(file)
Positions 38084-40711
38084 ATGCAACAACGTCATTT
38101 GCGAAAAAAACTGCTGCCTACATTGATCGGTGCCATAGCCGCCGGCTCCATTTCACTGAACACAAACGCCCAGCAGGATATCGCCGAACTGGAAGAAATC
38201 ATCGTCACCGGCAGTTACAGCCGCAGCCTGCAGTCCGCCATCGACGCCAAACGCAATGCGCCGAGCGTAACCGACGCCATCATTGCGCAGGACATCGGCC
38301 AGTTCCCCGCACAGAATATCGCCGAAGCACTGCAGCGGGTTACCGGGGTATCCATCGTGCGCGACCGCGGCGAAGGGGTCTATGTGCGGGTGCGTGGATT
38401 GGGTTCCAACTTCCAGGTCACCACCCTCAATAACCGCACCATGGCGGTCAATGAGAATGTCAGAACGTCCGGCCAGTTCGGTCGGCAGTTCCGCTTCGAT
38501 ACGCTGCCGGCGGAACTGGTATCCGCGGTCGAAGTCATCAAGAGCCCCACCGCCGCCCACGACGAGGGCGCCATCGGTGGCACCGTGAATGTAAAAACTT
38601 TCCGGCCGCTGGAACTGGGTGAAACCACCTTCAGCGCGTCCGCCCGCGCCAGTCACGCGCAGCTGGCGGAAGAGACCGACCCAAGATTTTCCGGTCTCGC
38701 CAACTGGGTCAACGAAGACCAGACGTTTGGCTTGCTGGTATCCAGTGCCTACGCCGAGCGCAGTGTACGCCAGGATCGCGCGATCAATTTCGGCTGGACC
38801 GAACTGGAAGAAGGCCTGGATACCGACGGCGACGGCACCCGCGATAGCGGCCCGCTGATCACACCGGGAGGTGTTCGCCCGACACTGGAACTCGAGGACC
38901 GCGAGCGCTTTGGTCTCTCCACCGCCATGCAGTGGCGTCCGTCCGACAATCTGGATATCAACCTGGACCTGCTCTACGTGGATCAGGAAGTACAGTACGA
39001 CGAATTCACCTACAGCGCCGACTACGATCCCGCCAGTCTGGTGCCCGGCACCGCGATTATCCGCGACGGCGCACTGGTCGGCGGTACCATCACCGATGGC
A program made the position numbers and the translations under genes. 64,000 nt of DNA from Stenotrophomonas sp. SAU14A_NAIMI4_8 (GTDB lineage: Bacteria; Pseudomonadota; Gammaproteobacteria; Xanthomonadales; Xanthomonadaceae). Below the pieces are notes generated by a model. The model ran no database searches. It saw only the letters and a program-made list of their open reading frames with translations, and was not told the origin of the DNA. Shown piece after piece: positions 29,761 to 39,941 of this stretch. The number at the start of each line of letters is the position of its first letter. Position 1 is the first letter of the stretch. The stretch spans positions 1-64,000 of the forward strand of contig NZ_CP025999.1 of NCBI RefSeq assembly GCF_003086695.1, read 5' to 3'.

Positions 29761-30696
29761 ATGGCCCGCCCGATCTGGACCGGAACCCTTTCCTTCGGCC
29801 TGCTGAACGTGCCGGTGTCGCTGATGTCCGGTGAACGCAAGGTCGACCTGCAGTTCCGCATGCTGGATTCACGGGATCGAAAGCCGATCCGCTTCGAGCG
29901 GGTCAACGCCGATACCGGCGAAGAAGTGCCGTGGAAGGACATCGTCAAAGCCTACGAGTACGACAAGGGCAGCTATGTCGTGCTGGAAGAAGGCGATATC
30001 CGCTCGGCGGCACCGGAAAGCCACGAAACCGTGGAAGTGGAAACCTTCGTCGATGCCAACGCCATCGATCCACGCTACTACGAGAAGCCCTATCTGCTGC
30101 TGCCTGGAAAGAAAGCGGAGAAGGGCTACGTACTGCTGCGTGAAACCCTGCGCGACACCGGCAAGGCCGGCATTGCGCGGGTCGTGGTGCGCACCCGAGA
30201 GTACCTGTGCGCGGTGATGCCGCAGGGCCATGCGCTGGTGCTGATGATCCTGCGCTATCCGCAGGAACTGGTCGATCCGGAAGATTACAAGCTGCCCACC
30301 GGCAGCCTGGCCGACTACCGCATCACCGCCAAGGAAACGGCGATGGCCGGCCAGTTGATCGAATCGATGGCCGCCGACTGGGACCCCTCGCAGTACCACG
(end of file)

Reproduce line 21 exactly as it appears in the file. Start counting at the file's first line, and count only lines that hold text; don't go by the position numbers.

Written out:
30301 GGCAGCCTGGCCGACTACCGCATCACCGCCAAGGAAACGGCGATGGCCGGCCAGTTGATCGAATCGATGGCCGCCGACTGGGACCCCTCGCAGTACCACG